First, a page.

Saturday, March 21, 2020

A Turning Point with 5th Edition

I've been dubious about 5E.  I do not see eye to eye with modern adventure design and the expectations of modern players (post TSR players).  The story of my blog has become a search for a middle ground - running the system my friends all prefer (the 5th) while running a game that satisfies my own expecations, too.  However, I finally think we're getting there.

If you've read my game reports on Tomb of Annihilation (TOA) you know TOA is one of 5E's adventures I praise liberally.  It's flaws are modest, it's virtues are many.  It thrusts the players into an old school style hex crawl, requiring that they plan and manage resources.  The story isn't about an author's scene-based plot to follow, it's an emergent story built over time based on player actions.  Tomb of Annihilation checks off some good boxes.

We are in the capstone dungeon of the campaign, a grim place called the Tomb of the Nine Gods (the erstwhile Tomb of Annihilation itself, the namesake).  It means what it says on the cover.  Death lurks around every corner.

I've noticed a big change in the players.  Everyone has been leaning in a little more at the table.  They take their time discussing spell choices and preparations for the adventuring day.  Planning matters.  There's a nervous energy as I describe the next room. It's palpable.  The threat of instant death has a way of sharpening the mind.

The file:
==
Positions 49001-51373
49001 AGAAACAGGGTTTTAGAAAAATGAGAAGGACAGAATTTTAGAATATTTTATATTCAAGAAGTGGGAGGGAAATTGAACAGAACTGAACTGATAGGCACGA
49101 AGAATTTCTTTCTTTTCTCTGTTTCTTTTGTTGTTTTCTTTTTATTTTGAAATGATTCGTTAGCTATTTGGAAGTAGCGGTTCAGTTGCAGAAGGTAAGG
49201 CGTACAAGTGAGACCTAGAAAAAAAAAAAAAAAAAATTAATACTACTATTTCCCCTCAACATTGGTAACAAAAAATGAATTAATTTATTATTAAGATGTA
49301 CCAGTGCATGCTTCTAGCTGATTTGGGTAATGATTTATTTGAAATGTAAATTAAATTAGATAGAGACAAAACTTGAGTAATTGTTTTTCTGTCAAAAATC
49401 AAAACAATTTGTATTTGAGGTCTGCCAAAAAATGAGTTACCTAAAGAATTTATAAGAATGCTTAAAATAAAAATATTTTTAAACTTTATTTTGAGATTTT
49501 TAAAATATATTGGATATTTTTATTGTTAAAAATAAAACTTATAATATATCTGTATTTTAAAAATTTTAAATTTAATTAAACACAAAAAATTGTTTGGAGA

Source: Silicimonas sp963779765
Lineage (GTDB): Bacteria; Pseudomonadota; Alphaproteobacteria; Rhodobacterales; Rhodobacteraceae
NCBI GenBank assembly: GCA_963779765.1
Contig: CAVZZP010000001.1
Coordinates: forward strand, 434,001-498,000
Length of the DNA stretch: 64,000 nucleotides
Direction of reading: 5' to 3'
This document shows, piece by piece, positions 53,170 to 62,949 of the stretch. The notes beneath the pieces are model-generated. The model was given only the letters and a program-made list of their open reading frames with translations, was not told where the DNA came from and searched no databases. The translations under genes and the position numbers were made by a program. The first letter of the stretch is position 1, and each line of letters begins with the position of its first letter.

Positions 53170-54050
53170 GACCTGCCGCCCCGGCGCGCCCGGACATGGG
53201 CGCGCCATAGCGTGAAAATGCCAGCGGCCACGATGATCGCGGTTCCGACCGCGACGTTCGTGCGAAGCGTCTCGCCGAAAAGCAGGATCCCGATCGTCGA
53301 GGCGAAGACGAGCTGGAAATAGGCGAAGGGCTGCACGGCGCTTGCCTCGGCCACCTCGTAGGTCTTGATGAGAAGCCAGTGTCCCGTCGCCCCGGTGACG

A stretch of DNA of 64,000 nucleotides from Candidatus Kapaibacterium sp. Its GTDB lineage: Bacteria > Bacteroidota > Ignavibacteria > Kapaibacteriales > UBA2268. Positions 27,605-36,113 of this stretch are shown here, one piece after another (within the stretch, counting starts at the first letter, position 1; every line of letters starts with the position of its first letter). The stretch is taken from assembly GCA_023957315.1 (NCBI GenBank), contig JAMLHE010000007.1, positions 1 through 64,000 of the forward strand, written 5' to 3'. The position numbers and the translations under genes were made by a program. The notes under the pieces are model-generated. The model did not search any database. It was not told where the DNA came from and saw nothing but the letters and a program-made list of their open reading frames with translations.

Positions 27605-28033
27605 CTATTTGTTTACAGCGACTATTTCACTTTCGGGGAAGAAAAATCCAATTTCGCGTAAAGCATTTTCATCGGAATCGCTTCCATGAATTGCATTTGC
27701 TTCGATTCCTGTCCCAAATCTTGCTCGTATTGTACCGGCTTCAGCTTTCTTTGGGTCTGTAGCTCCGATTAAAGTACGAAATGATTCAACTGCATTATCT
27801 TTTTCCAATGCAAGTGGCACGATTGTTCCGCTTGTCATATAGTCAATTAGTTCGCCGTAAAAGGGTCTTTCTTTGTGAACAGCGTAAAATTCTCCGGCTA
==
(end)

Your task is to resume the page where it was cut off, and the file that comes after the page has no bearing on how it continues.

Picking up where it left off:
It brings to mind a Flannery O'Connor quote, from a "A Good Man is Hard to Find":  "She would of been a good woman," The Misfit said, "if it had been somebody there to shoot her every minute of her life."

5E feels the most like D&D when there are real consequences behind every player choice.  Many of the hardback books are too "balanced" and forgiving.  I'm starting to see what it takes to deliver a good game of 5E (my definition of a good game, at least).

The Tomb of the Nine Gods is not unfair, and I'm not an adversarial DM.  Sure there are save-or-die effects, and massive damage traps, and literal death rooms that can kill the whole party.  It's an homage to Tomb of Horrors!  But there are clues, and high level characters are not without resources.  Mostly though, the players are surviving because they are planning well, making smart choices, and sometimes getting a little lucky.  They've cheered each other and high-fived each other and relished their hard won successes.  It's been real fun on both sides of the screen.  It's been D&D.

I wasn't sure how this bare-knuckled style was going to play out in a Fifth Edition setting, and it's going quite well.  My 5E "training period" is coming to a close.

Mandatory Corona-vacation will shift us online for our next game session - I'll come back with a report on what tools we used and how it went.  And I'll get a game report posted with some details of these "player victories" in the Tomb.


  1. Yes, but it'd still run better on 1e.

    1. Undoubtedly, BraceDecades (although I'd probably run BX or a retroclone if I got to pick).

  2. I got thrown in the same boat, running 5e because it was more popular than 1e.

    First I disallowed a lot of silly races, restricted the classes, and modified clerics to replace cantrips with an extra 1st level spell slot.

    Second I wrote a sandbox.

    Third I ramped up the danger on encounters. The advice in the DMG is garbage.

    65 sessions in it is palatable, and I know enough to further refine it for the next campaign, such as adding material component cost to some rituals to prevent abuse (looking at you water breathing cast every morning)

    1. Looks like I'm following a very similar trajectory, at least as far as wanting to restrict silly races, build a sandbox, and ramp up the danger. I'm starting to get a good feel for what 5E characters can handle. Good insight on "ritual abuse" - we're not there yet, but I can see it happening.